Daily Archives: August 2, 2013

Whatever Happened to “Whatever Happened To…?”

When I scanned this week’s list of new releases in comics shops, an item I hadn’t expected caught my eye. Among DC’s offerings this week was Showcase Presents: DC Comics Presents Superman Team-Ups Volume 2, a softcover, black-and-white reprint of a lengthy run of stories from DC Comics Presents from the Bronze Age of comics. As regular readers of Eye on Comics know, I’m a huge fan of the classic DC and Marvel team-up titles from that era, and while I own quite a few of those comics, I planned on adding Superman Team-Ups Vol. 2 to my library.

I was pleased to find a copy of the book for sale at my local comic-book shop, as I hadn’t pre-ordered it. But when I picked it up off the shelf and thumbed through the pages, there was something I didn’t find: the entirety of the contents of each issue included in the book.

Beginning in #25, DC Comics Presents featured regular backup stories entitled “Whatever Happened To…?”, explaining what became of Golden Age and Silver Age characters that hadn’t been seen for years. Now, this development started with the first volume of this particular edition of Showcase Presents, as it included #s 25 and 26, but I didn’t clue into the omission until this second volume hit stands this week.

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Quick Critiques – Aug. 2, 2013

Variant coverCollider #1 (DC Comics/Vertigo imprint)
by Simon Oliver & Robbi Rodriguez

When Vertigo founder and editor Karen Berger left DC Comics, many feared what it would mean for the publisher’s mature-readers imprint. Recent evidence would seem to indicate Vertigo is in good hands with longtime editor Shelly Bond, as recent releases have offered entertaining, intelligent and exciting creator-owned stories. Scott Snyder and Sean Murphy’s The Wake as proven to be a bonafide hit for the imprint, and people who enjoy that title ought to give Collider a look. Similar in tone to The Wake, Collider reads a lot like a Warren Ellis comic. It should also appeal to readers who are into Image’s Nowhere Men and The Manhattan Projects, with its realistic take on super-sciences and the smart people who create/deal with it. Oliver’s hero, Adam, is almost too perfect; he’s living an idyllic life full of action (both on the job and socially), but the writer humanizes him by rooting him in his connection to his late/missing father. Oliver’s move to blend manipulative politics into a world of physics gone haywire makes the impossible notions in the plot easier to connect with socially and intellectually.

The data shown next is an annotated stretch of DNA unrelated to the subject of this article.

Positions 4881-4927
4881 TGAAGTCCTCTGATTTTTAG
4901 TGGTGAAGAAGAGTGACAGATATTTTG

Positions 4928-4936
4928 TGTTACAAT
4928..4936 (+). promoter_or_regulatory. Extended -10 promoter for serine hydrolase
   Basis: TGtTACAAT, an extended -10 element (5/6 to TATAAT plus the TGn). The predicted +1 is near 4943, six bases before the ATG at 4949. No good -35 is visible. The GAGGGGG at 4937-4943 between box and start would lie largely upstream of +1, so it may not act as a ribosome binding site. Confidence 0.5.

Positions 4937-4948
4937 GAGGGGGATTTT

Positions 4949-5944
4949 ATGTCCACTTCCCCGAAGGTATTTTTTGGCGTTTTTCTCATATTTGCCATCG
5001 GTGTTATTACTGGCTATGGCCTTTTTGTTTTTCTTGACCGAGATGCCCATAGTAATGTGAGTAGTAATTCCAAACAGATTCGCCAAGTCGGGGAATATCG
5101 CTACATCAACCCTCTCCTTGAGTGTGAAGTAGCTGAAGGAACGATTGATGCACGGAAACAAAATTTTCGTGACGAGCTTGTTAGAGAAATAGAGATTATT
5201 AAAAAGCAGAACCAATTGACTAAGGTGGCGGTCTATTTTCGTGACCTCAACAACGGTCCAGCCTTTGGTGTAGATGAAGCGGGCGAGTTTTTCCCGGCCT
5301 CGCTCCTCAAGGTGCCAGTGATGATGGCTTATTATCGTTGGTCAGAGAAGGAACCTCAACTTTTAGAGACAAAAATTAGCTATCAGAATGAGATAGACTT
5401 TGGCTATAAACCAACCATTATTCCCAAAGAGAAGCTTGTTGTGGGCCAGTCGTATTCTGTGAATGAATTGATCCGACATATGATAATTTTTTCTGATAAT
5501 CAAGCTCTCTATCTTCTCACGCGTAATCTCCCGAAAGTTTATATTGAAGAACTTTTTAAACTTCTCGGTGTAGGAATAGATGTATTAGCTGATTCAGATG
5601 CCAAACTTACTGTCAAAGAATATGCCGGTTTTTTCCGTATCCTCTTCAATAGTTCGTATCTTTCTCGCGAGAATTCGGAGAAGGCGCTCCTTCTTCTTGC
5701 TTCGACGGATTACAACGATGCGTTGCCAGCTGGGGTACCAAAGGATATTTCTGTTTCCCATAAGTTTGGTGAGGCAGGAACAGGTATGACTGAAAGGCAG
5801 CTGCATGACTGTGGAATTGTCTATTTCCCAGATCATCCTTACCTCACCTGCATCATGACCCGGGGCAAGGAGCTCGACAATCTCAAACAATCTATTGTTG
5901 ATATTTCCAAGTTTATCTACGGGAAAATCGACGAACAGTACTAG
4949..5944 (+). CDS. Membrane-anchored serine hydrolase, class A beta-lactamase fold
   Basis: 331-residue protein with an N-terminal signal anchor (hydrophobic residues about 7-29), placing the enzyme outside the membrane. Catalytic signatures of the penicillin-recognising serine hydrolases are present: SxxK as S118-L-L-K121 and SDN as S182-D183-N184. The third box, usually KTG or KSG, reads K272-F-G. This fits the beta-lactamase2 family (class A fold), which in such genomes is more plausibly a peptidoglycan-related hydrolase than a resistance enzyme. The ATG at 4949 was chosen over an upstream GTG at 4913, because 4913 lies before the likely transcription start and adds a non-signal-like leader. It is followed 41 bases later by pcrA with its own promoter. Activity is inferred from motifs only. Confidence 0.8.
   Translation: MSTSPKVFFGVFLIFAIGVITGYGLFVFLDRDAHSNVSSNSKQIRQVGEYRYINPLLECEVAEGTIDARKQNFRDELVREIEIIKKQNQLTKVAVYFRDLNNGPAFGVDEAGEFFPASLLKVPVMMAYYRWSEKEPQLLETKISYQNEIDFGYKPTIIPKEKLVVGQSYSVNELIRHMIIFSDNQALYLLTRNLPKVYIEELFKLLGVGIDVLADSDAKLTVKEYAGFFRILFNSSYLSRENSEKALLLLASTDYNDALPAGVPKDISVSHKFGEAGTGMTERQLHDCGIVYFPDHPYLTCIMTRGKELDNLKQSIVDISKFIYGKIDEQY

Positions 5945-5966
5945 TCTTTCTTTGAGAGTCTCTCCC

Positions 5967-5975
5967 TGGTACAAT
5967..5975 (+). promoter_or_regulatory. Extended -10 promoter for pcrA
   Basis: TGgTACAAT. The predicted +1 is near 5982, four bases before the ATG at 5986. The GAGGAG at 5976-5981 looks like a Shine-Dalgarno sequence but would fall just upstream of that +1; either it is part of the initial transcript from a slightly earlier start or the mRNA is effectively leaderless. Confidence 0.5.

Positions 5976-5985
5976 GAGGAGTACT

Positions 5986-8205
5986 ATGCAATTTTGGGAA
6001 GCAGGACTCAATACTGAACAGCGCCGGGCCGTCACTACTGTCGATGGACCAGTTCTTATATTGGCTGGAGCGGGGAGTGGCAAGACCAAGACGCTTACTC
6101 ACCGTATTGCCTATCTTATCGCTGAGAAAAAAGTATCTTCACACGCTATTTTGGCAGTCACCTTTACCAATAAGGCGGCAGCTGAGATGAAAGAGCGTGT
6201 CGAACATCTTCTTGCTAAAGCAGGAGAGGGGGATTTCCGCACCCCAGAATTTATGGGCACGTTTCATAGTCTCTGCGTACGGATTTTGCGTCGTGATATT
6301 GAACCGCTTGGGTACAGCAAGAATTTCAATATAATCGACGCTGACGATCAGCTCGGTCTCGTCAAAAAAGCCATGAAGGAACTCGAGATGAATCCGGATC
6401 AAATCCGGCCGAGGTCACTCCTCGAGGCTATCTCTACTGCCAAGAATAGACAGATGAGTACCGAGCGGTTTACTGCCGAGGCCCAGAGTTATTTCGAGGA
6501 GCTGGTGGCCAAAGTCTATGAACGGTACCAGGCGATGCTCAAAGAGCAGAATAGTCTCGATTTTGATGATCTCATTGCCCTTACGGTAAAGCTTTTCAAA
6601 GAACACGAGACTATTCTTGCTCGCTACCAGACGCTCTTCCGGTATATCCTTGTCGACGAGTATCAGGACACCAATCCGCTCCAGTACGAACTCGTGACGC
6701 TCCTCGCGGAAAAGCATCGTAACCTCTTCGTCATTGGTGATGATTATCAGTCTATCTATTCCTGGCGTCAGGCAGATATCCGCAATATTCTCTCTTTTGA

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Father Blows It Best

A User’s Guide to Neglectful Parenting softcover graphic novel
Writer/Artist/Cover artist: Guy Delisle
Translation: Helge Dascher
Publisher: Drawn & Quarterly
Price: $12.95 US/CAN

I’m almost ashamed to say this is my first exposure to Guy Delisle’s work. I’ve heard his name uttered in glowing terms often in recent years, and on top of that, he’s Canadian (though apparently now living in Europe). I wish I could say it was as a patriotic Canuck that I put my cash on the counter to buy this book, but in reality, it was the title alone that grabbed my attention. I can’t imagine there’s a parent of a baby, toddler or pre-teen that wouldn’t have his or her interest piqued at the title. Delisle’s sense of humor is thoroughly relatable, as are the scenarios he presents here of lazy or impatient parenting. I was entertained from start to finish when reading this book. My main problem with it, though, is how short-lived that entertainment was. As a father, I know real life offers no shortage of material on the subject of bumbling parenting, but this book struck me as surprisingly brief. I suppose in a way it’s a good thing. The book was fun enough that I didn’t want it to be over — they say always leaving them wanting more — but I was also left with the impression the digest didn’t merit the price on the back of the book.

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